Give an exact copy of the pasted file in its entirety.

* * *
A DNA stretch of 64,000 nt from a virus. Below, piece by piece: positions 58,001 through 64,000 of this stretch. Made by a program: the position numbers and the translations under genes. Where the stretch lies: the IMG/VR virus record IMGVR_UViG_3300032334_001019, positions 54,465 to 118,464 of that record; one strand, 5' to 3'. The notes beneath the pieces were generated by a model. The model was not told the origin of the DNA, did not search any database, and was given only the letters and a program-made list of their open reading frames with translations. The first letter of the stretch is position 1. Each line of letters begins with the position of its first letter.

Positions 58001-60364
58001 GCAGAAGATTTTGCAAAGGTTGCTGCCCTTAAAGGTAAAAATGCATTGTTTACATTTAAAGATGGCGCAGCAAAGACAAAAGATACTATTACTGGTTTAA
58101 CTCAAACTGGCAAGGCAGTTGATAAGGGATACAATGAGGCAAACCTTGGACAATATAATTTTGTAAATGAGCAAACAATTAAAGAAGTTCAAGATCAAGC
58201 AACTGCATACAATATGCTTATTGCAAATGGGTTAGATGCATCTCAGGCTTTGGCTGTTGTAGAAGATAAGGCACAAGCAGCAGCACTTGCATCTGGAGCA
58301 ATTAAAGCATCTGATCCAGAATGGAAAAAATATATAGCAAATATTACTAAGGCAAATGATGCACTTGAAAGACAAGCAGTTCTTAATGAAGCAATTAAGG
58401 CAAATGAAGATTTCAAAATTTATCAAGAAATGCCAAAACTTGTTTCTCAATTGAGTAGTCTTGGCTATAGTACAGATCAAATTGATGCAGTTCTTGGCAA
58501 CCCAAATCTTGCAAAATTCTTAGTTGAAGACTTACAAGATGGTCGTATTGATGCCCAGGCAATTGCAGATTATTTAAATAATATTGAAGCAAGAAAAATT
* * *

A DNA stretch of 64,000 nt from a virus. Below, piece by piece: positions 58,001 through 64,000 of this stretch. Made by a program: the position numbers and the translations under genes. Where the stretch lies: the IMG/VR virus record IMGVR_UViG_3300032334_001019, positions 54,465 to 118,464 of that record; one strand, 5' to 3'. The notes beneath the pieces were generated by a model. The model was not told the origin of the DNA, did not search any database, and was given only the letters and a program-made list of their open reading frames with translations. The first letter of the stretch is position 1. Each line of letters begins with the position of its first letter.

Positions 58001-60364
58001 GCAGAAGATTTTGCAAAGGTTGCTGCCCTTAAAGGTAAAAATGCATTGTTTACATTTAAAGATGGCGCAGCAAAGACAAAAGATACTATTACTGGTTTAA
58101 CTCAAACTGGCAAGGCAGTTGATAAGGGATACAATGAGGCAAACCTTGGACAATATAATTTTGTAAATGAGCAAACAATTAAAGAAGTTCAAGATCAAGC
58201 AACTGCATACAATATGCTTATTGCAAATGGGTTAGATGCATCTCAGGCTTTGGCTGTTGTAGAAGATAAGGCACAAGCAGCAGCACTTGCATCTGGAGCA
58301 ATTAAAGCATCTGATCCAGAATGGAAAAAATATATAGCAAATATTACTAAGGCAAATGATGCACTTGAAAGACAAGCAGTTCTTAATGAAGCAATTAAGG
58401 CAAATGAAGATTTCAAAATTTATCAAGAAATGCCAAAACTTGTTTCTCAATTGAGTAGTCTTGGCTATAGTACAGATCAAATTGATGCAGTTCTTGGCAA
58501 CCCAAATCTTGCAAAATTCTTAGTTGAAGACTTACAAGATGGTCGTATTGATGCCCAGGCAATTGCAGATTATTTAAATAATATTGAAGCAAGAAAAATT